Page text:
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three Presidential Addresses to the Aristotelian Society in the sessions of 1915, 1916 and 1917. Chapter I. was also communicated to the Aristotelian Society and published in Proceedings, Vol. XIX., under the title “ Philosophy as Monadology.”

I have not burdened the text with footnotes, and much indebtedness is passed without acknowledgment. The leaders who have influenced me most are first of all, Bergson, to whom I owe the distinct orientation of my philosophy. Croce's aesthetic theory came as a revelation to me. To Gentile I owe the full concept of the immanence of the ideal in every form of the actuality of experience. But it is to friends past and present of the Aristotelian Society that I owe the interest in philosophy which has sustained me throughout my life.

H. W. C.

LONDON, March 1922.

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INTRODUCTION

THE MODERN SCIENTIFIC REVOLUTION

We are accustomed to distinguish between science and philosophy. The main ground of the distinction is that experience, when we study it systematically, presents to us two distinct aspects, one subjective and the other objective. Science deals with Nature, the objective aspect of the world when it confronts the mind as external existence. Philosophy deals with Mind, the subjective aspect which experience presents when we have regard to the fact that external existence itself is primarily and fundamentally apprehended as idea. The two aspects of reality, the aspect of existence which it presents to science, the aspect of idea which it presents to philosophy, are not reciprocally exclusive, and cannot exist harmoniously in independence, for each in its very definition is universal in the absolute meaning of the term, and each, therefore, is inclusive of the other. Hence the initial difficulty of the problem of their relation, a problem which since the development and triumphant advance of scientific knowledge in the nineteenth century has come more and more to be the main and crucial problem of philosophy.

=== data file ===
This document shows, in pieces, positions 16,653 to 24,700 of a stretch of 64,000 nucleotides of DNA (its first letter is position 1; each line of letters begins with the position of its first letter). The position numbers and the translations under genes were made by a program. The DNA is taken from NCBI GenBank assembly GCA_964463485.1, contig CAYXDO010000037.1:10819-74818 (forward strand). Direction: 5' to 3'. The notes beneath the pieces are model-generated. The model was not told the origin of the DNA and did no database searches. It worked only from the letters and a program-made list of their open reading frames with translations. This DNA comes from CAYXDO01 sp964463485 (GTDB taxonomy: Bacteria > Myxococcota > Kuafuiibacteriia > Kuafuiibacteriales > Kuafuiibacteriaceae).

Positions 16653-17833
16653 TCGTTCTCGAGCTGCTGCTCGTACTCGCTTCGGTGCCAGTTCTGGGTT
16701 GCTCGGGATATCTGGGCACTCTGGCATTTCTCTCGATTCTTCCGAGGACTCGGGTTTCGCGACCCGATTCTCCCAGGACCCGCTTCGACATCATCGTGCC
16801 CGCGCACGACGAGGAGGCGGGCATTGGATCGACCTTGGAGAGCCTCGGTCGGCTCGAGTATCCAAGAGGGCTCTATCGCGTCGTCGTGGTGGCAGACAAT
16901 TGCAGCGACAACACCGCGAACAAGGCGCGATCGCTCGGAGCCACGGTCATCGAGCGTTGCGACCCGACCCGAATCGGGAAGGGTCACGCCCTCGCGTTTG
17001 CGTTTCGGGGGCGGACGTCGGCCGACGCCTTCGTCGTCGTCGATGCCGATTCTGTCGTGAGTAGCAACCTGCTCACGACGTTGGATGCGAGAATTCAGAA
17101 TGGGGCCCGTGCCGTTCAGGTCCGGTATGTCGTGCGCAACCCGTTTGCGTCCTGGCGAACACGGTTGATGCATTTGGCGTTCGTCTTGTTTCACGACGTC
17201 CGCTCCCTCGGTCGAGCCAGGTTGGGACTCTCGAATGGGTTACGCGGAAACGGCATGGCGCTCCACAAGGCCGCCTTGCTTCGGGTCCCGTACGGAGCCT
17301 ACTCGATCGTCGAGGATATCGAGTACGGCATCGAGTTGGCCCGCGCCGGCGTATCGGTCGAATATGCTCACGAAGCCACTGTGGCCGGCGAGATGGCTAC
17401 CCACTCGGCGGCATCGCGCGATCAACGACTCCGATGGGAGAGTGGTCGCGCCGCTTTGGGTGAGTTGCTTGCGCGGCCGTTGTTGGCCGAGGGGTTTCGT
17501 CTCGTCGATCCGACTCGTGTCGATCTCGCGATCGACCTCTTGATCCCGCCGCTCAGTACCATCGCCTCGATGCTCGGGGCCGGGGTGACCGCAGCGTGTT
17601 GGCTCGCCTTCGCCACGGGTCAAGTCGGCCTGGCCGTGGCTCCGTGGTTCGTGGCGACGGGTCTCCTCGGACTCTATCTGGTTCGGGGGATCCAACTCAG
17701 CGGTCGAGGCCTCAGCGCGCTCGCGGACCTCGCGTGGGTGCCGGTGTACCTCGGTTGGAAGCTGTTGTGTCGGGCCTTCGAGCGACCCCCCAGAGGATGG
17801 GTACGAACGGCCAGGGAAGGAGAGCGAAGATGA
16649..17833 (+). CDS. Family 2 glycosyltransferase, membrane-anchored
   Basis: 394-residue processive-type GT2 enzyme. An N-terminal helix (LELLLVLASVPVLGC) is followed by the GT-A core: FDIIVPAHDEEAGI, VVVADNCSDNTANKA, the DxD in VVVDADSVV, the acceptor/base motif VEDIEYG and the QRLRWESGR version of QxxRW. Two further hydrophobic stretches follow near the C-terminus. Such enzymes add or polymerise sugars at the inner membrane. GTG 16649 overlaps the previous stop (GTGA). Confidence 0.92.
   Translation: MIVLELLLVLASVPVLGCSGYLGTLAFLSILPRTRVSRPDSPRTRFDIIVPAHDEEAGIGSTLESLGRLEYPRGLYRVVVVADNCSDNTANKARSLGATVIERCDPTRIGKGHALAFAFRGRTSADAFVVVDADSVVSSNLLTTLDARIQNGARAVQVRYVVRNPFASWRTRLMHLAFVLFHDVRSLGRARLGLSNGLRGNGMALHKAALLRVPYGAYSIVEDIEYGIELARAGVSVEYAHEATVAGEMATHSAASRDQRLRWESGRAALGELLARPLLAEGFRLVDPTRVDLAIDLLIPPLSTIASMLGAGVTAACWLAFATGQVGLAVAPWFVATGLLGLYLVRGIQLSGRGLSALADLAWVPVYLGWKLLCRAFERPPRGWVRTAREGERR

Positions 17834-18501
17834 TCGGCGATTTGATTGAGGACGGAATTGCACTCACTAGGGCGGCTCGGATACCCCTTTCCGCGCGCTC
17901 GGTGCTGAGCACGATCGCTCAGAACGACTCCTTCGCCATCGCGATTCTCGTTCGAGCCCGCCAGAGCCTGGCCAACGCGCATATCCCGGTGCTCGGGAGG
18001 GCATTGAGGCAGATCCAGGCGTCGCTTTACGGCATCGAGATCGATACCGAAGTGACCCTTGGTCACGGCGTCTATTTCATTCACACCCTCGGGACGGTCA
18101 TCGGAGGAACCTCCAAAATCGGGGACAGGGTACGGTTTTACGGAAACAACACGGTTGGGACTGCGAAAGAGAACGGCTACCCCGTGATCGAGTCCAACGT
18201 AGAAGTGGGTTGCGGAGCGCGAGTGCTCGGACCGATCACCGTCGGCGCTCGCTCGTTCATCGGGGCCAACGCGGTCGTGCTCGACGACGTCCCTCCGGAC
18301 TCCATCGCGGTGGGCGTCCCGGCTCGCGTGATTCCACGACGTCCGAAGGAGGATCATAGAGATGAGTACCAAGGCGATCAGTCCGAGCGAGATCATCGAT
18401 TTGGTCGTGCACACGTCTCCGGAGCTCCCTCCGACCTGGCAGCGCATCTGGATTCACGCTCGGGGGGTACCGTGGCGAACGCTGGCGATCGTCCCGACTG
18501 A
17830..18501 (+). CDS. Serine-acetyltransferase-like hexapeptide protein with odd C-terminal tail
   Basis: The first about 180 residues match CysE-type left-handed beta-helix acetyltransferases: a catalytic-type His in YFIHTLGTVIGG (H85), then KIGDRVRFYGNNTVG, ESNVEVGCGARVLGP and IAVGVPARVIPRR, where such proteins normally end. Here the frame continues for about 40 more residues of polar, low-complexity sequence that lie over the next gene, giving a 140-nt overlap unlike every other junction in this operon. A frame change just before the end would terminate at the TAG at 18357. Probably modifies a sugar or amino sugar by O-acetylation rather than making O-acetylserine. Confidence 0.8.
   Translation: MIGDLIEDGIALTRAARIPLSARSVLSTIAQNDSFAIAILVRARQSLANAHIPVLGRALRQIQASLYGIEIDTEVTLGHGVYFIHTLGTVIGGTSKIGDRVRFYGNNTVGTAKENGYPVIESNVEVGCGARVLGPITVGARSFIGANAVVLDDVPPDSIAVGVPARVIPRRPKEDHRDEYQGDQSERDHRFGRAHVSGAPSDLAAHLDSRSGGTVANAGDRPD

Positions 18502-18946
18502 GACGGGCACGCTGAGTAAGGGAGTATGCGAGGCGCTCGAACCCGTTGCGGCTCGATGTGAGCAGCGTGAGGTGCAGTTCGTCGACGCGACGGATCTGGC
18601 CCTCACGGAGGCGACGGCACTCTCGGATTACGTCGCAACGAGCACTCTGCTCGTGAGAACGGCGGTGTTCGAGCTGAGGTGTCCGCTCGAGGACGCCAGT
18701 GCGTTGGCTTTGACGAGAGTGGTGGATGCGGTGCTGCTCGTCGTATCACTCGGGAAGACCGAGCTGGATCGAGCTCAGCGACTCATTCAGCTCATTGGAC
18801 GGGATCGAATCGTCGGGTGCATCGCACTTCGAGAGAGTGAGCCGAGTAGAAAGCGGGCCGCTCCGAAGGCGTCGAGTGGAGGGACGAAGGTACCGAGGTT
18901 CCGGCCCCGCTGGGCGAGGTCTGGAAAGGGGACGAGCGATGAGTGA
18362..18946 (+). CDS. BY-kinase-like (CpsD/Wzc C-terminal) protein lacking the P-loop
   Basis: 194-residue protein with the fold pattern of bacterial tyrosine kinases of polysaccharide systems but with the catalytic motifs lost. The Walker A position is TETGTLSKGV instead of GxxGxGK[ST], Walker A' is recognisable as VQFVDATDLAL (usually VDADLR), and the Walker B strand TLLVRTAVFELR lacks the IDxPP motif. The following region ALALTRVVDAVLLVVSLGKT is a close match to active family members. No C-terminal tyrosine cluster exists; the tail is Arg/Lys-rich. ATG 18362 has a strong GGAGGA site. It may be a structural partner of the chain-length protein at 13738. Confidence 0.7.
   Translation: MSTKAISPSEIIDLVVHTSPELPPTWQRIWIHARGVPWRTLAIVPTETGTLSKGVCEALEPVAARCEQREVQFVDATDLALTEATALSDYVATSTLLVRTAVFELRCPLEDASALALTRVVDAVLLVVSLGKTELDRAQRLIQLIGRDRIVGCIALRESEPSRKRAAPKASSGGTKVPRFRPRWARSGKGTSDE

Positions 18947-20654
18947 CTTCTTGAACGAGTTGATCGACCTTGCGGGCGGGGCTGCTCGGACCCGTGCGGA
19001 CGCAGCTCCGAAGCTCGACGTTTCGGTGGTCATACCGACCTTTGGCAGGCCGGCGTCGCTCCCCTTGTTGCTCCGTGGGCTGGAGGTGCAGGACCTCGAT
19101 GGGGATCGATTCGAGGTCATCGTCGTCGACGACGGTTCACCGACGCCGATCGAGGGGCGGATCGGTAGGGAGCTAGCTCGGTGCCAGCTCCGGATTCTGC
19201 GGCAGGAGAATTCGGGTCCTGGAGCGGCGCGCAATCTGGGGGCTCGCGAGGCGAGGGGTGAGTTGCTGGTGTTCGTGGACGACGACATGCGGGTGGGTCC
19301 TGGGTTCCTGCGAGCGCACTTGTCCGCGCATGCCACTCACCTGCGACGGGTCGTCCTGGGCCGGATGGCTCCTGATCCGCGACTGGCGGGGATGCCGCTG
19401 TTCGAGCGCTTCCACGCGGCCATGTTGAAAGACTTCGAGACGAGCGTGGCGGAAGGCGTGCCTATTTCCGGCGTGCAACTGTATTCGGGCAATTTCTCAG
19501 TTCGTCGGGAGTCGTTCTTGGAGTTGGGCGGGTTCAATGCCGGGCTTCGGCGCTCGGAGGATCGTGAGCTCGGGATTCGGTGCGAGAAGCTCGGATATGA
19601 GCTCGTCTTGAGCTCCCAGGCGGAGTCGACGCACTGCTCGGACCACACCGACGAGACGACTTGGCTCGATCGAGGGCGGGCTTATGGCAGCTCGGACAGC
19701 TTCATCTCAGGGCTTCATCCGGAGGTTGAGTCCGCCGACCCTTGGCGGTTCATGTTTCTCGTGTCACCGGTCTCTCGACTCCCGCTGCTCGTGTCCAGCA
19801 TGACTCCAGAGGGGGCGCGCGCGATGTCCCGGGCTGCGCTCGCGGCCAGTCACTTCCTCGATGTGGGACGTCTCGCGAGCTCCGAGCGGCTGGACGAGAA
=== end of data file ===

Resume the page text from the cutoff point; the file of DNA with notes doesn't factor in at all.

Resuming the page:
Every relation implies an identity underlying the manifest difference in the terms; but in the case of the two aspects which reality presents to our mind, the scientific and the philosophic, there seems no possibility of reconciling the difference in an identity. We seem in fact to have, not a relation, but two alternatives, the adoption of either, philosophy or science, involving the rejection of the other. For, in so far as science is knowledge, it must fall within the knowing which philosophy regards as experience, but in so far as science presupposes the existence of its object, its reality must assume a form which is inaccessible to philosophy, and philosophy itself to be justified as science must fall within existence and cease to be philosophy. And this gives rise to a curious dilemma. The one horn is that reality, or existence, supposed independent of knowledge is in its independence, not merely unknown but by its definition unknowable; and to be unknowable and to be non-existent are, so far as our thinking is concerned, one and the same.

The other horn is that the essence of science is discovery, and if there be no existence completely independent of the knowledge of it, there is nothing to discover.

Science has never been seriously troubled with this dilemma. Indeed, the very fact that philosophy has been so largely engrossed with it has always been to science the reproach of philosophy, marking it as an abstract, speculative, jejune, logistic, inquiry, remote from the concrete, practical, urgent, interests of human life. For itself, science simply sweeps the difficulty aside, cuts the Gordian knot, by the simple rough-and-ready device of assuming the existence of the object it is required to presuppose; assuming, that is, the entire independence of the object in its existence of the act by which it is known. But having done so science cannot stop. The need for a theory of knowledge is imperative, because knowledge itself is fact. It is obliged, therefore, to go on and assume that knowing is not anything, that it is no more than the simple de facto relation of togetherness, in which one thing, a mind, in consequence of a peculiar quality it possesses, can, without affecting in any way the thing which confronts it, contemplate that thing and thereby know it without its knowing contributing anything to the constitution of the thing known. In this way science has come to adopt as its method the study of the material universe in complete abstraction from the conditions of knowledge, and has set before itself as its ideal the attainment of a systematic body of truth about the universe, devoid altogether of any taint of subjectivity or relativity.

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